According to John Gregory, tax practitioner and founder of 1040Return.com, “Approximately seven percent of the time, small business owners get the call for an audit on their business.”
“That may not seem like much,” he ads, “until you start comparing the seven percent to the millions who have filed. Then it really adds up!
5 Tips to Help Reduce an Audit
Before submitting year-end business tax return information, here are five tips to help you reduce your audit risk:
- Make sure your numbers add up, or be able to provide an explanation if they don’t. When you work in a field where 1099s are submitted, the IRS checks to ensure your return matches information they have received about you from third parties. If there’s a discrepancy, the IRS may issue you a notice, or request an audit. So, keep your numbers straight and document your jobs.
- Claim appropriate deductibles. Deductions can be tempting. However, if done incorrectly, dishonestly, or illegitimately, it could cause a red flag, which could lead to fines and/or an audit. Work with a tax professional to know up front what may be deducted and what may not.
- Pay estimated business taxes quarterly. If you expect to owe at least $500 in business taxes at year-end, make quarterly estimated payments to help reduce the risk of underpayment. Underpayment may raise a red flag and put you at risk for an audit.
- Cross examination. Did you know if you do work for a company who ends up being audited, you too could be audited? According to Kimberly Washington at Bankrate.com, “While auditing the XYZ Corp., tax return an agent may discover payments were made to ABC Co. As a result, the agent may check ABC’s tax return to ensure payments were reported. If the income was not reported, the agent may request an audit of the ABC return.” It helps to know when a client, colleague, or business partner is being audited because it affords you the time to get your documents in order as well…just in case.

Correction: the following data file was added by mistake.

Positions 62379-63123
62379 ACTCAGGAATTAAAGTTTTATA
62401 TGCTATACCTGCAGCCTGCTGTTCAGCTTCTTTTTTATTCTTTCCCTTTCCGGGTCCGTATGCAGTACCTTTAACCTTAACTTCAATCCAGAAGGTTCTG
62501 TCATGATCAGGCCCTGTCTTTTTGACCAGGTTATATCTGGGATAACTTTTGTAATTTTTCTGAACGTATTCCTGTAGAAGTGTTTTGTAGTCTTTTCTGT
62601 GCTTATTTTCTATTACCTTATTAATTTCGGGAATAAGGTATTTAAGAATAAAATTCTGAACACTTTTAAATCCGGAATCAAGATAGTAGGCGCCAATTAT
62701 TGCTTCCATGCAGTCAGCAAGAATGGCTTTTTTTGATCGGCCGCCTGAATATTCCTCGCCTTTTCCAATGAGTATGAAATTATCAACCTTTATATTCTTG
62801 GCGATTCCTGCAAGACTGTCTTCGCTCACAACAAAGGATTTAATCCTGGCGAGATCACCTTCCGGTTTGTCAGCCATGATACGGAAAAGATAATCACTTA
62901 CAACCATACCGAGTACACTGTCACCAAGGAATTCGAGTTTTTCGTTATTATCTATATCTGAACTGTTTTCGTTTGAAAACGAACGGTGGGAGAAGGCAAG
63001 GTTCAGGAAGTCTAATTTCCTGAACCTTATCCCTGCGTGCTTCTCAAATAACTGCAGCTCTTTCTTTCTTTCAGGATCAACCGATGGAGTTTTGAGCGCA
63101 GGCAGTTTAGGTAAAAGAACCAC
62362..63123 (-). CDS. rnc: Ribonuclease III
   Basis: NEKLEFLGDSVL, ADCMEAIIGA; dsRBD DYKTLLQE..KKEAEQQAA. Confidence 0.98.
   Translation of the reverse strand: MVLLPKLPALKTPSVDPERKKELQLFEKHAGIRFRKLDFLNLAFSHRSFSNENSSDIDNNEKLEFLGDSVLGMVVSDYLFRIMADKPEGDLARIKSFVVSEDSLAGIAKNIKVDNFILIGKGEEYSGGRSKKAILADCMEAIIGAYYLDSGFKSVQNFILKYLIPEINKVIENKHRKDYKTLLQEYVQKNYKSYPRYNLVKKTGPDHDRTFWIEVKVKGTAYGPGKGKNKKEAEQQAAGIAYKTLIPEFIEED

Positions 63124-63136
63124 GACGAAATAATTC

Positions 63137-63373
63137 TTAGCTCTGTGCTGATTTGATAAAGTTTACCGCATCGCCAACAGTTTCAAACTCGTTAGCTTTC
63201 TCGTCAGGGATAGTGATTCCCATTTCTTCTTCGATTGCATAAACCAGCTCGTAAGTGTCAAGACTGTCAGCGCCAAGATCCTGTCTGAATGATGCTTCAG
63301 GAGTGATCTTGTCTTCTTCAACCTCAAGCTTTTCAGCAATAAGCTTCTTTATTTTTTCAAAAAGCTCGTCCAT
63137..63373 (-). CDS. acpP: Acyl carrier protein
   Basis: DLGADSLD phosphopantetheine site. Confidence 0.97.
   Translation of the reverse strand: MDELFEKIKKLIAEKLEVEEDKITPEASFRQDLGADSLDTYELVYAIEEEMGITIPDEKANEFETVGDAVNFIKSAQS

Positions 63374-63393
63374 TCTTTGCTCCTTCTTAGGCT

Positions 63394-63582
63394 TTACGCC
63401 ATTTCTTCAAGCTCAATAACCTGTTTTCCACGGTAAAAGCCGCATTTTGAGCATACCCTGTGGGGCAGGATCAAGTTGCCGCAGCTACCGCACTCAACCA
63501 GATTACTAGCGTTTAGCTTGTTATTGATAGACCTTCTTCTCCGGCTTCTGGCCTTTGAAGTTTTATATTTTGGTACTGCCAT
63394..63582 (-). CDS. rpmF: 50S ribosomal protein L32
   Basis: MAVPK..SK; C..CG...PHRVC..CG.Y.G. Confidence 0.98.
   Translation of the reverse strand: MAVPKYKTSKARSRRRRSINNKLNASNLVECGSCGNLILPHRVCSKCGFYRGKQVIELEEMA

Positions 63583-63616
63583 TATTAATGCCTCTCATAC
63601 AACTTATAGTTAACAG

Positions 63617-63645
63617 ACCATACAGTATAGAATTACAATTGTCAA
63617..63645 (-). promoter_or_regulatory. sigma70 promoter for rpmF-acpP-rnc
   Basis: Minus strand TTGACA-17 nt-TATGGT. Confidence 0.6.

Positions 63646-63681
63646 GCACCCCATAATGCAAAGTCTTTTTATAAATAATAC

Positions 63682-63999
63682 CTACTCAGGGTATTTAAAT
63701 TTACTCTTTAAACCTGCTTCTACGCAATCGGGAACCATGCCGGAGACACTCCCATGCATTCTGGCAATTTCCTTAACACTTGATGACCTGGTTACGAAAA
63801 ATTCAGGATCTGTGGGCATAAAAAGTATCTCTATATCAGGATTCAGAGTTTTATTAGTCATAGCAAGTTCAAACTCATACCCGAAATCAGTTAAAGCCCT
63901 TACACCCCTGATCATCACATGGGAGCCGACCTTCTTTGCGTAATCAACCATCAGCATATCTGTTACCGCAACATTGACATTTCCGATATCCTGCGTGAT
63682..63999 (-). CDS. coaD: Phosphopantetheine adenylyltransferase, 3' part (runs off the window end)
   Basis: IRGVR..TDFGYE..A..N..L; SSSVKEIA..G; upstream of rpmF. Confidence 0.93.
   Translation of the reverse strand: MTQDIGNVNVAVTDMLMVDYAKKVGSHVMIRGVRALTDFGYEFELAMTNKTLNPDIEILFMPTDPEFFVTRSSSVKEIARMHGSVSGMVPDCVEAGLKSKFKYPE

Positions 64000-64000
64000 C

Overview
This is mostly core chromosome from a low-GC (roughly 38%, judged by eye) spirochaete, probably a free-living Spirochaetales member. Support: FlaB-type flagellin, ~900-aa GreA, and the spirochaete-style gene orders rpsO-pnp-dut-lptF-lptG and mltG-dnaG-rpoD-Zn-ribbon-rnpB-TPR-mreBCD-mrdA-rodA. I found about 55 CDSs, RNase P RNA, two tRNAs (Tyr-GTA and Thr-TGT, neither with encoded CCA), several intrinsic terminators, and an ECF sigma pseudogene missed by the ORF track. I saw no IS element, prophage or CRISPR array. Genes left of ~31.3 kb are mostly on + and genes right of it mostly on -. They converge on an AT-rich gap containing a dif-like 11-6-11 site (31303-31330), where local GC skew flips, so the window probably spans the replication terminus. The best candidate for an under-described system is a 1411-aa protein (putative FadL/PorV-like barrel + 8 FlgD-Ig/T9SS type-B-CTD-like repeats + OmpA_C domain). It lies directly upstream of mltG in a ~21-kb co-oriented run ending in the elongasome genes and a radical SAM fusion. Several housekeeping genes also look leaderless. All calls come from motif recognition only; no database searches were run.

- Electronic Filing. When you file your return electronically there is less chance of a data entry error than if you filed a paper form. That’s why the IRS encourages, and in some states mandates, the business return be filed electronically.
Rather than worry about the day you may get audited, work with a skilled tax professional to plan and prepare. The longer you’re in business, the greater your chances for an audit.
CPAs and tax professionals understand the regulations and methods you need to follow in order to avoid an audit. They are also there for your when you do get audited to help you understand the process and walk you through the questions the IRS may ask.
Let’s Move Your Company Forward
Contact us now to help you put your business tax return together. If you wait much longer, you may miss a window of opportunity to make needed changes before year-end.